Bakken Basin Beckons: the State of Oil and Employment in the Bakken Shale Oil Formation
In 1996, petroleum geologist Dick Findley hit a jackpot in an otherwise barren area a few miles outside Sidney, Montana. He found a layer of dolomite, a porous mineral, some 9,000 feet underground…and it contained what had since been dubbed the largest on-shore oil field discovered in decades in the United States.
When news of the discovery broke, the US Geological Survey (USGS) launched a study to determine how large the oil reserve was and how it would impact the US oil industry which, at that time, was experiencing an all-time low. What they found shocked the USGS and made national headlines for years to come. The US Energy Information Administration (EIA) made the biggest estimate on what US oil companies can expect to harvest from the Bakken Basin: a whopping 503 billion barrels of oil. This leads to many wonderful benefits, including a growth in the oil workforce in the states of Montana and North Dakota.
Bakken Basin Beckons to the Unemployed
With the Bakken Basin making national headlines, the number of people moving into North Dakota to look for work continues to grow. It might be surprising, but skilled and qualified individuals in the oil industry can find work within 24 hours of arriving in the state. The North Dakota State University made a study that determined the effect of the oil boom in the state's employment rate: from 5,000 jobs in 2005, the oil boom has more than tripled its workforce so that by 2009, there are over 18,000 workers in the oil industry alone. With the continuous development in the industry, it looks certain that the number of jobs created will continue to grow.
Not just in the Oil Workforce
Jobs are also mushrooming in other industries that provide products and services to the burgeoning oil workforce.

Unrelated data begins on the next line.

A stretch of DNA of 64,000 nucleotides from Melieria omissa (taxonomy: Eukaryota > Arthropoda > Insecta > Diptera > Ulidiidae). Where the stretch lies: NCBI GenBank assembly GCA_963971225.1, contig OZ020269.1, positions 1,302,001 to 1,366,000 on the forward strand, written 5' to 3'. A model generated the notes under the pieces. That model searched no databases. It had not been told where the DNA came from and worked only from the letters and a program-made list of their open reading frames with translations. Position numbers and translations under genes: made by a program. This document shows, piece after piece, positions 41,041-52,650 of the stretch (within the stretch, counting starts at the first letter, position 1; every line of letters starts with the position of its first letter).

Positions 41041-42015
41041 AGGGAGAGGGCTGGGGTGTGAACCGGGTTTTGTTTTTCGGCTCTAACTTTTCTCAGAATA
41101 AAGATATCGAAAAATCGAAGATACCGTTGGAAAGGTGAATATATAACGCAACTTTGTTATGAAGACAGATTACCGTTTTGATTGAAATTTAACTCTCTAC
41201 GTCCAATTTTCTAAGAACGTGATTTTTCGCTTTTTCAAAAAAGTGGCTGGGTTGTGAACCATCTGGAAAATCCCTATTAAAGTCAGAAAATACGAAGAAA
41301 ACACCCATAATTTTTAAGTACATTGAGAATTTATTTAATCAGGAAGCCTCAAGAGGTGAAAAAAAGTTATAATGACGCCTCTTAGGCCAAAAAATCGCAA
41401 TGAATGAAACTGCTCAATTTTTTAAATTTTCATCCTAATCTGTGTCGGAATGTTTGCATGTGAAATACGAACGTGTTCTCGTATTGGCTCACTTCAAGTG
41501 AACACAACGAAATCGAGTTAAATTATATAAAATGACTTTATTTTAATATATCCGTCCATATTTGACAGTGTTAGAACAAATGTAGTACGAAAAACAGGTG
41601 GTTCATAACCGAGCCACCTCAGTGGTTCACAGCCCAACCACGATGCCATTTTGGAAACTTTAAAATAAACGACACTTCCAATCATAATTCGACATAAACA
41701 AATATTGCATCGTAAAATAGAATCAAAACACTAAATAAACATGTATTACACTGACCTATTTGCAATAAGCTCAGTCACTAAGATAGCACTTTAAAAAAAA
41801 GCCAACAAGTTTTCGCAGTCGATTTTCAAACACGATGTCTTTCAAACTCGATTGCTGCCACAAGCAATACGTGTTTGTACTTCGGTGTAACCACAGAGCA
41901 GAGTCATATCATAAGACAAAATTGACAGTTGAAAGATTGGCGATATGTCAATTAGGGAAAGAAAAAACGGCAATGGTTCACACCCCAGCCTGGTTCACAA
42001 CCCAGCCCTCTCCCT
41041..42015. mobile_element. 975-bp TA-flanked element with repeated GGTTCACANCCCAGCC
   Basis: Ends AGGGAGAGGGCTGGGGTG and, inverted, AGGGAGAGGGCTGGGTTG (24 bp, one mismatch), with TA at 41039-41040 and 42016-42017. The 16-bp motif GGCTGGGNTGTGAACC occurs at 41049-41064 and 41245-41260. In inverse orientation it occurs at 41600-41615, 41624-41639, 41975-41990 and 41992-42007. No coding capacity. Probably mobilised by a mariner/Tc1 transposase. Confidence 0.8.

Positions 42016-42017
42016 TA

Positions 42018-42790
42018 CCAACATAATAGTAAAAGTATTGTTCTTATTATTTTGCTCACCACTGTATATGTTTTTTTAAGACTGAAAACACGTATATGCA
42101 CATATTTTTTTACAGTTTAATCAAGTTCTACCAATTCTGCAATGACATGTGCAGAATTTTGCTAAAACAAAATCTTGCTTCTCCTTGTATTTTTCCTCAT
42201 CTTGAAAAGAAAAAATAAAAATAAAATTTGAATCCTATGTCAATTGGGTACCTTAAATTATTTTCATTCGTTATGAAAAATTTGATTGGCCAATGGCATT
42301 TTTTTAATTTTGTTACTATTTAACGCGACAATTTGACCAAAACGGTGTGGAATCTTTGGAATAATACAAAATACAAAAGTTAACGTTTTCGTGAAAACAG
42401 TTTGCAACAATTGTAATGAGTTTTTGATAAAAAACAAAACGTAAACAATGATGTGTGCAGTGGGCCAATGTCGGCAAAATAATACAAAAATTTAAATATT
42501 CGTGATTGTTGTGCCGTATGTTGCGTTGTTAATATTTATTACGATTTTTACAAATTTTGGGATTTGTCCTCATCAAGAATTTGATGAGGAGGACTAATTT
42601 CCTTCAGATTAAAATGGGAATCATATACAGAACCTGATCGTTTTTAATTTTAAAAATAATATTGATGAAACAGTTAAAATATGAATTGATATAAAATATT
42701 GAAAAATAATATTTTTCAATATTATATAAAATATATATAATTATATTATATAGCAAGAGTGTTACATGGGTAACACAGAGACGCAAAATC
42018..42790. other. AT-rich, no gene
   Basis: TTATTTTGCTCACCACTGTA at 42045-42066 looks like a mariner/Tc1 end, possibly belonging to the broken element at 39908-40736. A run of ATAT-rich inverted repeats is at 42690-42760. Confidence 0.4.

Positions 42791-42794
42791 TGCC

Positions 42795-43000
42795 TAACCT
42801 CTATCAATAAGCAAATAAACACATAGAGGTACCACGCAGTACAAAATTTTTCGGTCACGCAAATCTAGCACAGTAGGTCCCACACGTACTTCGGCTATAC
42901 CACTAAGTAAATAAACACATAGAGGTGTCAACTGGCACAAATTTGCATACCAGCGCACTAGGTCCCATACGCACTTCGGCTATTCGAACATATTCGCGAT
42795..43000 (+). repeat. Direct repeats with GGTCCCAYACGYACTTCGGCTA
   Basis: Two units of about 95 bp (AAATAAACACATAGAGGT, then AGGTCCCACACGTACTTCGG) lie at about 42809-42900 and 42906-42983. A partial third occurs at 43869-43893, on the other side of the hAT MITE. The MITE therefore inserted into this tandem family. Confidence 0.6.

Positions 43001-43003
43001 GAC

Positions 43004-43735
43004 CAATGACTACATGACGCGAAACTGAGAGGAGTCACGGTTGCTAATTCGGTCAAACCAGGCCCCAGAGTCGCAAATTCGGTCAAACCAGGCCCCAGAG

Transportation and freight are crucial to the oil industry, and six-figure trucking jobs are available to those with license and clean criminal records. With the right clearances, truckers can get themselves hired overnight.
People who could not find temporary lodging when they move into the state usually end up sleeping in their vehicles in truck stops and parking lots. The states' real estate and construction industries are now into some kind of frenzy as they try to keep up with the sudden and growing demand for low-cost housing.
Food services in the area can barely feed the workforce, and that's not an understatement. In Williston, for example, the McDonald's store is so busy it had to increase its rate to $15 per hour in order to attract more employees. Companies are now spending $120 per worker per day on the average in order to house and feed their growing workforce.
Local government units are now hard-pressed to keep up with the unprecedented growth in the area. Basic services such as housing, proper sewage, and parking spaces are limited, and that's not counting the growing number of building permits and traffic violations inundating the local government offices. Traffic congestion has become a problem as well, what with thousands of trucks from city to country roads.
Not that the residents, old and new, are complaining. At the rate of its development, the oil boom in North Dakota and Montana is expected to hire thousands more people in the oil industry alone. That means thousands more jobs in auxiliary industries and a reduction in the states' unemployment rate.
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